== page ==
Early Pregnancy Changes in Bacterial Vaginosis-Associated Bacteria and Preterm Delivery
Article first published online: 9 JAN 2014
© 2014 John Wiley & Sons Ltd
Paediatric and Perinatal Epidemiology
Volume 28, Issue 2, pages 88–96, March 2014
How to Cite
Nelson, D. B., Hanlon, A., Nachamkin, I., Haggerty, C., Mastrogiannis, D. S., Liu, C. and Fredricks, D. N. (2014), Early Pregnancy Changes in Bacterial Vaginosis-Associated Bacteria and Preterm Delivery. Paediatric and Perinatal Epidemiology, 28: 88–96. doi: 10.1111/ppe.12106
- Issue published online: 4 FEB 2014
- Article first published online: 9 JAN 2014
- National Institute of Child Health and Human Development. Grant Number: R01HD038856
- Leptotrichia/Sneathia species;
- Megasphaera phylotype 1;
- preterm delivery
We evaluated the importance of measuring early vaginal levels of eight bacterial vaginosis (BV)-associated bacteria, at two points in pregnancy, and the risk of spontaneous preterm delivery (SPTD) among pregnant women and the subgroup of pregnant women with a history of preterm delivery (PTD).
This prospective cohort study enrolled women at five urban obstetric practices at Temple University Hospital in Philadelphia PA. Women with singleton pregnancies less than 16 weeks gestation self-collected vaginal swabs at two points in pregnancy, prior to 16 weeks gestation and between 20–24 weeks gestation, to measure the presence and level of eight BV-associated bacteria. Women were followed-up for gestational age at delivery via medical records.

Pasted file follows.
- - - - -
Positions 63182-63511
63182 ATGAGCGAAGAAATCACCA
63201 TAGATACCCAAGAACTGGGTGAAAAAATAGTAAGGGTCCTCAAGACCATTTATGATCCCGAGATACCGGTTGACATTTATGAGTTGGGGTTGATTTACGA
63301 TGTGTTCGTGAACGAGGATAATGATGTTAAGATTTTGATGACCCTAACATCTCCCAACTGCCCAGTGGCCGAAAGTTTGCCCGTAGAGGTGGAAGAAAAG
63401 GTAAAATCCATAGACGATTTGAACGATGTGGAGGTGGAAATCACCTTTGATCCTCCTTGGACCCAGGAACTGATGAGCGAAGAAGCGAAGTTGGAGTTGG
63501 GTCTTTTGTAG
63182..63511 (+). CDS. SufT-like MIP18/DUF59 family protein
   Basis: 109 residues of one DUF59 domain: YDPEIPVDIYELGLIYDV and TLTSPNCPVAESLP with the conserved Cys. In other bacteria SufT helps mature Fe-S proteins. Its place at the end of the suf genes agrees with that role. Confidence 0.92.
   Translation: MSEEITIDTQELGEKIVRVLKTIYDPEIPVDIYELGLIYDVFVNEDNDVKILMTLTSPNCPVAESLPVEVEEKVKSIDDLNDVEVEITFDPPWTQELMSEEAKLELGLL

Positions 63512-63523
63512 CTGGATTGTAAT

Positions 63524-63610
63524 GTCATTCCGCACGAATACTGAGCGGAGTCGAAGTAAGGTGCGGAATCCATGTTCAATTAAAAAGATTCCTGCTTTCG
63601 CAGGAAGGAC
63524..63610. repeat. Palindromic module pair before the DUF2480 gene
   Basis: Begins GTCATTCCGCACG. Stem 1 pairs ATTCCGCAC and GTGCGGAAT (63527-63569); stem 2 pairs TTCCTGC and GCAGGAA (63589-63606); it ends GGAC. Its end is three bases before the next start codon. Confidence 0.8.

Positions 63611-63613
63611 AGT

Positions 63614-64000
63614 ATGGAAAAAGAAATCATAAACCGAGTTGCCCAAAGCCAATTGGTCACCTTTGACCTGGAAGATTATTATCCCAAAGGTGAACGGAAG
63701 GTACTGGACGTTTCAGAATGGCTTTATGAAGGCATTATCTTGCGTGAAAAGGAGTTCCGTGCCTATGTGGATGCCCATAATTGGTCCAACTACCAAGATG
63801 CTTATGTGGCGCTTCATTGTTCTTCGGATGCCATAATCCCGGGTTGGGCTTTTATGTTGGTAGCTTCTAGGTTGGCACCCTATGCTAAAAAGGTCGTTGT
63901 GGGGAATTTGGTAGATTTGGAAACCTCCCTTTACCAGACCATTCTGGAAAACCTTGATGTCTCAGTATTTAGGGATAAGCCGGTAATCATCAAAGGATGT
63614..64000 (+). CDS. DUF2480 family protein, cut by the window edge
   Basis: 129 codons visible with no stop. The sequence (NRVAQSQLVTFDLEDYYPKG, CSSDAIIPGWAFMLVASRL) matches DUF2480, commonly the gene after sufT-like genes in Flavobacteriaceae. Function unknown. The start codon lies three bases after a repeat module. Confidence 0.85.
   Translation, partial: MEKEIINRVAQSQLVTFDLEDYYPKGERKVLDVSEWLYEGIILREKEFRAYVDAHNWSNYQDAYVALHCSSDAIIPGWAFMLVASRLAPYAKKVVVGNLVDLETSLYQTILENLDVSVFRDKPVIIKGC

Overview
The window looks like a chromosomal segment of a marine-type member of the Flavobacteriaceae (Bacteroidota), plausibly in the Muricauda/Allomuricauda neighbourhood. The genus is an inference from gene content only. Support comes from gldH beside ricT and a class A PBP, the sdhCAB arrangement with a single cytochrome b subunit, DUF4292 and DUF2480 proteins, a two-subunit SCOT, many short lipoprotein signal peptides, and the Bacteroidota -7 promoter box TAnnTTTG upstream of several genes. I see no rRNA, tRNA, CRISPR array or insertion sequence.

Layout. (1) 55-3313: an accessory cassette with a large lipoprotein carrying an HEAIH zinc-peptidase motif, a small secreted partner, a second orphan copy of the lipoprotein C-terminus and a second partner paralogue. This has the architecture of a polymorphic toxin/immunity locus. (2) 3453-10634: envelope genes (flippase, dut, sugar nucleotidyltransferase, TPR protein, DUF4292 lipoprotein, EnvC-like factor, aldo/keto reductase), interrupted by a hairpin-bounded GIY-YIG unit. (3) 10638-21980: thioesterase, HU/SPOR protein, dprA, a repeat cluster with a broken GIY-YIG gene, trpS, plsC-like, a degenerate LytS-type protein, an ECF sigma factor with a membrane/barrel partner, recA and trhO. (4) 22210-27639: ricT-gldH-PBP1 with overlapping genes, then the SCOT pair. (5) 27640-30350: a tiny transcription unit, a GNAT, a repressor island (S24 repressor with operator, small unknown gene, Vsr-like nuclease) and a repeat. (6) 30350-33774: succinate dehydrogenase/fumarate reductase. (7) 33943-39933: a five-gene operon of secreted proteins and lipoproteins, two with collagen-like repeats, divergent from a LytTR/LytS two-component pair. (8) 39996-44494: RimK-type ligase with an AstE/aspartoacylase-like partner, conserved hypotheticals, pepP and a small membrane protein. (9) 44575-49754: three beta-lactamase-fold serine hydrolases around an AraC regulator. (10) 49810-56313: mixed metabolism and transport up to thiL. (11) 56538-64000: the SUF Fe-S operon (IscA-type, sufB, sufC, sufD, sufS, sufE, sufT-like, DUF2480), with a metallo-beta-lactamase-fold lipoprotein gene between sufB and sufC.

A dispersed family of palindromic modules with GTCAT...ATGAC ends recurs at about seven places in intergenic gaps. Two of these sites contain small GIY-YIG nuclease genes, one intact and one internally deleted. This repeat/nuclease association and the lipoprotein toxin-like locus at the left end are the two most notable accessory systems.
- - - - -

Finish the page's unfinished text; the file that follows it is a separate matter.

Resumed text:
Among women reporting a prior PTD, women with higher levels of Leptotrichia/Sneathia species, BVAB1 and Mobiluncus spp., prior to 16 weeks gestation, were significantly more likely to experience a SPTD. In addition, pregnant women with a prior PTD and increasing levels of Leptotrichia/Sneathia species (aOR: 9.1, 95% CI 1.9, 42.9), BVAB1 (aOR: 16.4, 95% CI 4.3, 62.7) or Megasphaera phylotype 1 (aOR: 6.2, 95% CI 1.9, 20.6), through 24 weeks gestation, were significantly more likely to experience an SPTD. Among the overall group of pregnant women, the levels of BV-associated bacteria were not related to SPTD.
Among the group of women reporting a prior PTD, increasing levels of BVAB1, Leptotrichia/Sneathia species, and Megasphaera phylotype 1, through mid-pregnancy were related to an increased risk of SPTD.